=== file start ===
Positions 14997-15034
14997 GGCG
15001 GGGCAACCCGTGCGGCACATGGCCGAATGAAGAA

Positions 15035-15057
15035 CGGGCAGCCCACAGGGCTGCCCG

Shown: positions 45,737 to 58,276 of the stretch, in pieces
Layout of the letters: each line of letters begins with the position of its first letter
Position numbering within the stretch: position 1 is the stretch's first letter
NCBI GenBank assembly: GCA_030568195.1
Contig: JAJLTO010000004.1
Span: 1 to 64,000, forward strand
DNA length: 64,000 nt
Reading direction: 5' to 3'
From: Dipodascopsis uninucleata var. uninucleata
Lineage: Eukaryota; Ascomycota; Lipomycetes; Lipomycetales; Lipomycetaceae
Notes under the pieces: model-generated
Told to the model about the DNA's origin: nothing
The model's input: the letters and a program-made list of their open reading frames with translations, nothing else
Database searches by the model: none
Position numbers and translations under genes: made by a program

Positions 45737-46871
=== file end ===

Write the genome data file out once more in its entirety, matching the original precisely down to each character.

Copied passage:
Positions 14997-15034
14997 GGCG
15001 GGGCAACCCGTGCGGCACATGGCCGAATGAAGAA

Positions 15035-15057
15035 CGGGCAGCCCACAGGGCTGCCCG

Shown: positions 45,737 to 58,276 of the stretch, in pieces
Layout of the letters: each line of letters begins with the position of its first letter
Position numbering within the stretch: position 1 is the stretch's first letter
NCBI GenBank assembly: GCA_030568195.1
Contig: JAJLTO010000004.1
Span: 1 to 64,000, forward strand
DNA length: 64,000 nt
Reading direction: 5' to 3'
From: Dipodascopsis uninucleata var. uninucleata
Lineage: Eukaryota; Ascomycota; Lipomycetes; Lipomycetales; Lipomycetaceae
Notes under the pieces: model-generated
Told to the model about the DNA's origin: nothing
The model's input: the letters and a program-made list of their open reading frames with translations, nothing else
Database searches by the model: none
Position numbers and translations under genes: made by a program

Positions 45737-46871